Second, Morrison's claim for equitable relief as to regulation 291-131-035(5)(h), under which a letter with lipstick marks was rejected because it contained a "foreign substance," is moot. The Oregon Department of Corrections has directed prison officials to no longer reject "lipstick letters" under 291-131-035(5)(h).


The district court erred, however, by failing to address Morrison's claims for equitable relief as to regulations 291-131-025(5) (changed in January 1995 to 291-131-025(6)) and 291-131-025(1), under which Morrison's mail was rejected without a hearing because it was sent bulk rate or had an incomplete address. Morrison's claims as to these regulations are not moot because new regulation 291-131-037(6)(a) still does not provide for a hearing if a prisoner's mail is rejected for content neutral reasons. The question whether such a hearing is constitutionally required is a separate question from whether Morrison has standing to seek equitable relief. Thus, we conclude that Morrison has standing to challenge the constitutionality of these regulations, and Morrison's claims are not moot.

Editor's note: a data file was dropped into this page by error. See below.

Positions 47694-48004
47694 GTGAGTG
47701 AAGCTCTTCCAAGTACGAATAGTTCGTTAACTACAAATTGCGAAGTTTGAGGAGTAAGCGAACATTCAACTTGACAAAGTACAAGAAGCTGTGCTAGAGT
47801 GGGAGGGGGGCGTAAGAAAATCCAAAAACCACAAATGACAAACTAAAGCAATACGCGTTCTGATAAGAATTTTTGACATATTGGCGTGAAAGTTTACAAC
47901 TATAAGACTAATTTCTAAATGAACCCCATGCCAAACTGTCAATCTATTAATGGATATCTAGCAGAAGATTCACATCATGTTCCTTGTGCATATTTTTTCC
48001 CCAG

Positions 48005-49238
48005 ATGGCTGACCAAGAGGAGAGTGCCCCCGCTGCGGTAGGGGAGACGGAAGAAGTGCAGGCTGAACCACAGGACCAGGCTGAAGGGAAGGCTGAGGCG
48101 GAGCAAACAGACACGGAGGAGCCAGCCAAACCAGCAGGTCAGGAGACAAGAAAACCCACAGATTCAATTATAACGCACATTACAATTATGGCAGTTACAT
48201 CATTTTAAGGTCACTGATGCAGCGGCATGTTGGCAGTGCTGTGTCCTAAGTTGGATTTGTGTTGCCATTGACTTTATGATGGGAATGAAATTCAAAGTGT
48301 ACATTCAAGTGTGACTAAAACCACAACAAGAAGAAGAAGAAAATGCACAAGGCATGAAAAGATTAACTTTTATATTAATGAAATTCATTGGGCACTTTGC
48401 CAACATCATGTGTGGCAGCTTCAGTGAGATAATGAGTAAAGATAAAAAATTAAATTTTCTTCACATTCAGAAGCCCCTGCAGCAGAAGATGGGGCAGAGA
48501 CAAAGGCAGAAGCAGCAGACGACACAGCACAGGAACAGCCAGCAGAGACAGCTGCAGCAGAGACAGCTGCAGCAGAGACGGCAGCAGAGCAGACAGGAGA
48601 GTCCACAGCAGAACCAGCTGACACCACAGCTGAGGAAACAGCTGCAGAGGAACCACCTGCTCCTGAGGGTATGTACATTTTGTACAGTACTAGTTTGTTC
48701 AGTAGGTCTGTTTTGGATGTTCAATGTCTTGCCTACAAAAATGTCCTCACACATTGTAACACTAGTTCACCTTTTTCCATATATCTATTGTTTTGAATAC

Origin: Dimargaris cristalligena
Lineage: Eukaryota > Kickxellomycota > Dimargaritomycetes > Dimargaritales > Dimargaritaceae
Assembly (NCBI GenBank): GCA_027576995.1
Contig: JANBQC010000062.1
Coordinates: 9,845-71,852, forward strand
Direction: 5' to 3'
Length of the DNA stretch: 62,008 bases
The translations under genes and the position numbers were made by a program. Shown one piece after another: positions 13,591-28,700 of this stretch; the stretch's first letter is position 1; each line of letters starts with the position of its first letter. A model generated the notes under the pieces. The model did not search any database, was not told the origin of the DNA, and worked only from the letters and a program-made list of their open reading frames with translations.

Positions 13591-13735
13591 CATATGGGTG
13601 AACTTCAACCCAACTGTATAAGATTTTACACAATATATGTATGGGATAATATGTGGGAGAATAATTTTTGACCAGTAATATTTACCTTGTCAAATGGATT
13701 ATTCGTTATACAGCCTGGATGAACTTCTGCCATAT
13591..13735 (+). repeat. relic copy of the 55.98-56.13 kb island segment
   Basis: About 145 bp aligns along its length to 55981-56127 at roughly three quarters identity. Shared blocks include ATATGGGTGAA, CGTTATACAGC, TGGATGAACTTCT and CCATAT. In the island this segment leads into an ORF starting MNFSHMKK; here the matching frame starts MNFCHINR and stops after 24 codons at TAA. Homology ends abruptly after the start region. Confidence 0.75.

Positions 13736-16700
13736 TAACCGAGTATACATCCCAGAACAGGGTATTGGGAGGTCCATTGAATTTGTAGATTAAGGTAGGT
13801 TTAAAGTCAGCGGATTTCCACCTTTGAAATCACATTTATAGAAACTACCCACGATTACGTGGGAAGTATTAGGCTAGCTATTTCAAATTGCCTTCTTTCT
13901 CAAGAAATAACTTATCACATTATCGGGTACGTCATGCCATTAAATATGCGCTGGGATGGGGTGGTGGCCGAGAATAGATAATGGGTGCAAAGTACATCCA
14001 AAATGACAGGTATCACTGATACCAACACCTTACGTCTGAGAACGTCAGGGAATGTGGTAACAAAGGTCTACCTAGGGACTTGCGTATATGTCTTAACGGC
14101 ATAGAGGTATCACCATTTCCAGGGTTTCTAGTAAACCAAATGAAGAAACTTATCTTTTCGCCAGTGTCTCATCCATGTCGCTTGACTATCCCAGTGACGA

We therefore remand Morrison's claim for injunctive and declaratory relief so that the district court may address whether Morrison is entitled to declaratory or injunctive relief as to regulations 291-131-025(5) (now 291-131-025(6)) and 291-131-025(1).




Morrison argues that the district judge erred by denying Morrison's motions for access to witnesses and for protective orders. We conclude that these claims lack merit. First, there is no attorney-witness privilege or constitutional right to access to witnesses. See 7 AM.JUR.2D Attorneys §§ 118-82 (1980); 16a AM.JUR.2D Constitutional Law § 448 (1979). Second, Defendants' attorneys are not subject to sanction simply for sending a public document, albeit unsolicited, to the attorneys of Morrison's fiance, an interested party. Therefore, we affirm the district court's denial of Morrison's motions for access to witnesses and protective orders.




The panel finds this case appropriate for submission without oral argument pursuant to Fed.R.App.P. 34(a) and 9th Cir.R. 34-4


This disposition is not appropriate for publication and may not be cited to or by the courts of this circuit except as provided by 9th Cir.R. 36-3